Proposal: Boolean.parseBoolean

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Re: Proposal: Boolean.parseBoolean

Michael J. Ryan
I would add case insensitive "t", "y", "yes", 1, -1 as well


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Please excuse grammar errors and typos, as this message was sent from my phone.

On Mar 20, 2017 11:54 AM, "Dmitry Soshnikov" <[hidden email]> wrote:
On Thu, Mar 16, 2017 at 1:55 PM, Dmitry Soshnikov <[hidden email]> wrote:
Similar to `Number.parseInt`, the `Boolean.parseBooelan` might be useful for "boolean strings" retrieved from some string-based storages, which do not support other types at serialization.

```
Boolean.parseBoolean('true'); // true
Boolean.parseBoolean('false'); // false
```



I made it plain simple (anything which is not case-insensitive `"true"` is `false`), and copy-pasted from Java.

Dmitry 

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Re: Proposal: Boolean.parseBoolean

Michael J. Ryan
My suggestion for a polyfill.

if (!Boolean.parse) {
  Boolean.parse = function(input) {
    // return false if it is already falsy
    if (!input) return false;

    var expr = String(input);

    // return false if it's reasonably too long of a string
    if (expr.length > 10) return false;

    // test trimmed input against truthy values
    return (/^(-?1|y|t|yes|true)$/).test(expr.trim().toLowerCase());
  }
}

-1/1 are common database boolean/bit fields
y/yes also common inputs for truthiness
t/true also common for truthiness

These account for pretty much every case of truthy stored values I've seen in the wild.

--- Dmitry, sorry, meant to reply-all the first time, also refactored the polyfill slightly to better account for potentially too long an input value.


--
Michael J. Ryan - http://tracker1.info

On Mon, Mar 20, 2017 at 4:41 PM, Michael J. Ryan <[hidden email]> wrote:
I would add case insensitive "t", "y", "yes", 1, -1 as well


--
Michael J. Ryan - [hidden email] - http://tracker1.info

Please excuse grammar errors and typos, as this message was sent from my phone.

On Mar 20, 2017 11:54 AM, "Dmitry Soshnikov" <[hidden email]> wrote:
On Thu, Mar 16, 2017 at 1:55 PM, Dmitry Soshnikov <[hidden email]> wrote:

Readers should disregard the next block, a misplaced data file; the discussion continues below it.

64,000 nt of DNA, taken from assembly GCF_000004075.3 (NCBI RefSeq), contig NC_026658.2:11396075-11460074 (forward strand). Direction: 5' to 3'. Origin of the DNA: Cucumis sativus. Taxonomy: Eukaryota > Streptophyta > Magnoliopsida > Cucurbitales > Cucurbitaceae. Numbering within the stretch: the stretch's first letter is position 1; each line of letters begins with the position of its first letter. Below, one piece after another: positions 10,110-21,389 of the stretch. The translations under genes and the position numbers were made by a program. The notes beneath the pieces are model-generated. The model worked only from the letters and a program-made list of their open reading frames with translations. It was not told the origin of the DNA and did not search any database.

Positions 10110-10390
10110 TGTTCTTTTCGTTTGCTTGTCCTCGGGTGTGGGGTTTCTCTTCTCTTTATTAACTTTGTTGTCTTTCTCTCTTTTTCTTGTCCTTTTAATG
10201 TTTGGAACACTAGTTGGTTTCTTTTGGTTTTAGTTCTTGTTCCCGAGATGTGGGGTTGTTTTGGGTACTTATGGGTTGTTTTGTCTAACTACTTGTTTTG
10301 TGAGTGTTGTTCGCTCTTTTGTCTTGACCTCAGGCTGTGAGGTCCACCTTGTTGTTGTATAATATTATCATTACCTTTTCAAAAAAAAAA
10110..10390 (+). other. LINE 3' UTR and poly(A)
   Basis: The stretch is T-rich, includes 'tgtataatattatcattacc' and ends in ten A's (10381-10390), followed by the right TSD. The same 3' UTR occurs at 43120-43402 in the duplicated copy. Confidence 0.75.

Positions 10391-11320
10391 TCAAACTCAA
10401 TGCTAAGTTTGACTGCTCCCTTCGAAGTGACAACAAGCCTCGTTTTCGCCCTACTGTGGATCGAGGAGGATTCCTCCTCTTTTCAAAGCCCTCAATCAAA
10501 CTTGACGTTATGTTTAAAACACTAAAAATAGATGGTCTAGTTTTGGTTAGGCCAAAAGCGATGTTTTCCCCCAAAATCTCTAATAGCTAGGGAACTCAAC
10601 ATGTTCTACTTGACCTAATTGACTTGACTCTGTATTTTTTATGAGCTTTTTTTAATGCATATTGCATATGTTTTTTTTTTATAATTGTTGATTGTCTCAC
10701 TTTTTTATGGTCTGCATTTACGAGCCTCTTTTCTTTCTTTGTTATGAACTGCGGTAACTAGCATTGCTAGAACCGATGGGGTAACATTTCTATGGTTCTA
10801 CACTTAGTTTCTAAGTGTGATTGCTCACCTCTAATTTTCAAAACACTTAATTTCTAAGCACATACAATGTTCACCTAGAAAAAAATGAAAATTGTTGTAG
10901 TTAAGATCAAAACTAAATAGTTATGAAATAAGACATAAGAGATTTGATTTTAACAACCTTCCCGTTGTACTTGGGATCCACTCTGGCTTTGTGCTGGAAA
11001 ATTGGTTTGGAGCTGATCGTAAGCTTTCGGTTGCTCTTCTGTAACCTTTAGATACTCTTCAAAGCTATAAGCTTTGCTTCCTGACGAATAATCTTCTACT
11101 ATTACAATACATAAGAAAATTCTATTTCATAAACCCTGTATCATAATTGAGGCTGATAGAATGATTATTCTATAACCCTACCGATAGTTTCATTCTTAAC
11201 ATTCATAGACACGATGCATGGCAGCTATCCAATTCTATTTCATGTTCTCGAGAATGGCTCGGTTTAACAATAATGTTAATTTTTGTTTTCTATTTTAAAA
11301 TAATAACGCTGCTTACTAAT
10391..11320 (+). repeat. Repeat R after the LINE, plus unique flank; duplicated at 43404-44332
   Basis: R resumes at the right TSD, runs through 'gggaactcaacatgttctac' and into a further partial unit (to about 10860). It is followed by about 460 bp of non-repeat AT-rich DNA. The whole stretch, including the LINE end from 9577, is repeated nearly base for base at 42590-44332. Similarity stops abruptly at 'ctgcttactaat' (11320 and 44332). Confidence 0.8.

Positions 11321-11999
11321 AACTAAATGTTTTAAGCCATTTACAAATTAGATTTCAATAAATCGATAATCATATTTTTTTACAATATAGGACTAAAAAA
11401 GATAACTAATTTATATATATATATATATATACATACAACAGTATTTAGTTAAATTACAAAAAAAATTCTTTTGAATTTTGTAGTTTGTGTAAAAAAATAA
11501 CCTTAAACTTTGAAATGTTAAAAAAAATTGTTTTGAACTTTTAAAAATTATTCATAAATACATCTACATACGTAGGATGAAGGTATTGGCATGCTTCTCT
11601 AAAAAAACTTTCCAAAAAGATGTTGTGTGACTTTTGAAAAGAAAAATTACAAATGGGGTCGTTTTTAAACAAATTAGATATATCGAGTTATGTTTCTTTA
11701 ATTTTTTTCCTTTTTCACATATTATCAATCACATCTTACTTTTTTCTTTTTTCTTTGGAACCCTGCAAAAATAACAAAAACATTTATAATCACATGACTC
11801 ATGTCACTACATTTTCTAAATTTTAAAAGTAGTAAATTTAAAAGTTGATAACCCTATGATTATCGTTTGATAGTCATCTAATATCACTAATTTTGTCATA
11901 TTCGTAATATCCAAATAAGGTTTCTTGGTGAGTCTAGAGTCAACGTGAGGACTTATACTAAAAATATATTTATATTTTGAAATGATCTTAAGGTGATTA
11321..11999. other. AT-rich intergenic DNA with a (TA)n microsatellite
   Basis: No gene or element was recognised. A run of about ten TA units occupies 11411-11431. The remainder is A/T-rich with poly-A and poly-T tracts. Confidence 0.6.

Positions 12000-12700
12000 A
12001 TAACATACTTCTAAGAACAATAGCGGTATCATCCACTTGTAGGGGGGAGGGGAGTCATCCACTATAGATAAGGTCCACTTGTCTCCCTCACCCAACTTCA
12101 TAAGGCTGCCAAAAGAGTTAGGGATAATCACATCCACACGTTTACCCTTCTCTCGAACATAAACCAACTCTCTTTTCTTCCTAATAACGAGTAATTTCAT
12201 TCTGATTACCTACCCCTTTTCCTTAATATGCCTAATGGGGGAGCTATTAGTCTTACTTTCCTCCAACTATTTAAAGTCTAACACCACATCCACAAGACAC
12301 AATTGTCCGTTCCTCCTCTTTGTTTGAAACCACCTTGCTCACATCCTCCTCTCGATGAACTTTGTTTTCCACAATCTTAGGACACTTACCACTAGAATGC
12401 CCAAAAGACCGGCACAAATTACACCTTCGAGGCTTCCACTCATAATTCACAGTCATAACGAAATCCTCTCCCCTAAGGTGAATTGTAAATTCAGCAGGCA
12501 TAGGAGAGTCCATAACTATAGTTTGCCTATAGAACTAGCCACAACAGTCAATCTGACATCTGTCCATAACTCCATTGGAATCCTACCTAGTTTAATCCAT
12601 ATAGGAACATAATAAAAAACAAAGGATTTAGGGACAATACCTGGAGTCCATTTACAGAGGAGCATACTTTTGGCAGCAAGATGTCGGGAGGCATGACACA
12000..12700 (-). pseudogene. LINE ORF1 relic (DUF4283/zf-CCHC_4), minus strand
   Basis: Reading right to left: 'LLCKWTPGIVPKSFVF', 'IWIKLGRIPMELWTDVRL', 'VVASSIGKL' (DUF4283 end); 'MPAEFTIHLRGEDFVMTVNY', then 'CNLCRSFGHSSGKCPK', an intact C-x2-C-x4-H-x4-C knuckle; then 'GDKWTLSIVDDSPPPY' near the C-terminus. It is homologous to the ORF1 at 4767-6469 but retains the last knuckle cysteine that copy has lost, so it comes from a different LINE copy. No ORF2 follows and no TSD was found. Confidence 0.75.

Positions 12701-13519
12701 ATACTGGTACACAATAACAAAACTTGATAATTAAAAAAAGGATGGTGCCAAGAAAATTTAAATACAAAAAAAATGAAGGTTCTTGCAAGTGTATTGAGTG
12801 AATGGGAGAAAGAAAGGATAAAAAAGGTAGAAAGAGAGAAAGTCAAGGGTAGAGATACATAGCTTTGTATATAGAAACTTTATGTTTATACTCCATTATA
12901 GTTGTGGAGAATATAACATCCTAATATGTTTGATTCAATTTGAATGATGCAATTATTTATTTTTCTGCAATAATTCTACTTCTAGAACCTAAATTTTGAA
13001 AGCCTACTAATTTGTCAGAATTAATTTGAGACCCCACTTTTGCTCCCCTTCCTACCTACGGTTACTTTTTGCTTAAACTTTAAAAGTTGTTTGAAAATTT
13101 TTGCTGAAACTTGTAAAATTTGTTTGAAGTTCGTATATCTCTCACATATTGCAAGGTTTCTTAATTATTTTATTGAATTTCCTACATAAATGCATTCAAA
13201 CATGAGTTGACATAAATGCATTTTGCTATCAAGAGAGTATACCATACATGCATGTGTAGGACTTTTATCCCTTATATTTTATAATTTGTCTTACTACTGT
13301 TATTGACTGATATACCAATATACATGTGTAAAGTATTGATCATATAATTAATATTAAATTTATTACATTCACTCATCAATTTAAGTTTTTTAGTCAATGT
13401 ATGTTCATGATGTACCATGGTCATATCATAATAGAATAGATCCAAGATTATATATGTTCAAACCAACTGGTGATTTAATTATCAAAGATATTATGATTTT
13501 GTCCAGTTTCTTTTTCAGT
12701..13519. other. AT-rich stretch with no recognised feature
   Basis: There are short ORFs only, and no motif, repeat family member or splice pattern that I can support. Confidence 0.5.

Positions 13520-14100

Similar to `Number.parseInt`, the `Boolean.parseBooelan` might be useful for "boolean strings" retrieved from some string-based storages, which do not support other types at serialization.

```
Boolean.parseBoolean('true'); // true
Boolean.parseBoolean('false'); // false
```



I made it plain simple (anything which is not case-insensitive `"true"` is `false`), and copy-pasted from Java.

Dmitry 

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Re: Proposal: Boolean.parseBoolean

Dmitry Soshnikov
On Mon, Mar 20, 2017 at 4:59 PM, Michael J. Ryan <[hidden email]> wrote:
My suggestion for a polyfill.

if (!Boolean.parse) {
  Boolean.parse = function(input) {
    // return false if it is already falsy
    if (!input) return false;

    var expr = String(input);

    // return false if it's reasonably too long of a string
    if (expr.length > 10) return false;

    // test trimmed input against truthy values
    return (/^(-?1|y|t|yes|true)$/).test(expr.trim().toLowerCase());
  }
}

-1/1 are common database boolean/bit fields
y/yes also common inputs for truthiness
t/true also common for truthiness

Yeah, these might be good in general, although I'd like to reduce the proposal to minimum vital version, and JS related. The problem we are trying to solve is to parse `"false"` as `false`. It's not possible with `Boolean('false')` today. And all the JSON.parse, and regexp manipulations are too low-lever implementation details; users want good semantic library! :)

So:

```
Boolean.parse('true'); // true
Boolean.parse('false'); // false
```

That's all we need for now, and already will be much better semantic alternative too all existing "non-semantic building material".

Dmitry

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Re: Proposal: Boolean.parseBoolean

Michael J. Ryan
I slightly disagree... mainly in that as it stands, we have a fairly loose type coercion system that allows almost anything to be coerced into a boolean... in this case "parse" at least in my mind means that it should cover the most common use cases.   I understand that Boolean("false") doesn't currently work this way, and why Date.parse doesn't give a date instance is a bit beyond me.

With my suggested polyfill your use case would work as expected...  However, JS interacts with more than just serialized results from JS.  It interacts with input from multiple systems, sources, users and good/bad the content of users.  The type coercion as it exists for boolean is in order to provide for simplistic validation... why an empty string coerces false, for example.  Much like we have defined "falsey" values in JS, I think that Boolean.parse should have common truthy values/strings that can predictably be converted as a true, where all else is false.

If all it does is:

    input => String(input).toLowerCase() === 'true';

what is the point of extending Boolean?


--
Michael J. Ryan - http://tracker1.info

On Mon, Mar 20, 2017 at 10:47 PM, Dmitry Soshnikov <[hidden email]> wrote:
On Mon, Mar 20, 2017 at 4:59 PM, Michael J. Ryan <[hidden email]> wrote:
My suggestion for a polyfill.

if (!Boolean.parse) {
  Boolean.parse = function(input) {
    // return false if it is already falsy
    if (!input) return false;

    var expr = String(input);

    // return false if it's reasonably too long of a string
    if (expr.length > 10) return false;

    // test trimmed input against truthy values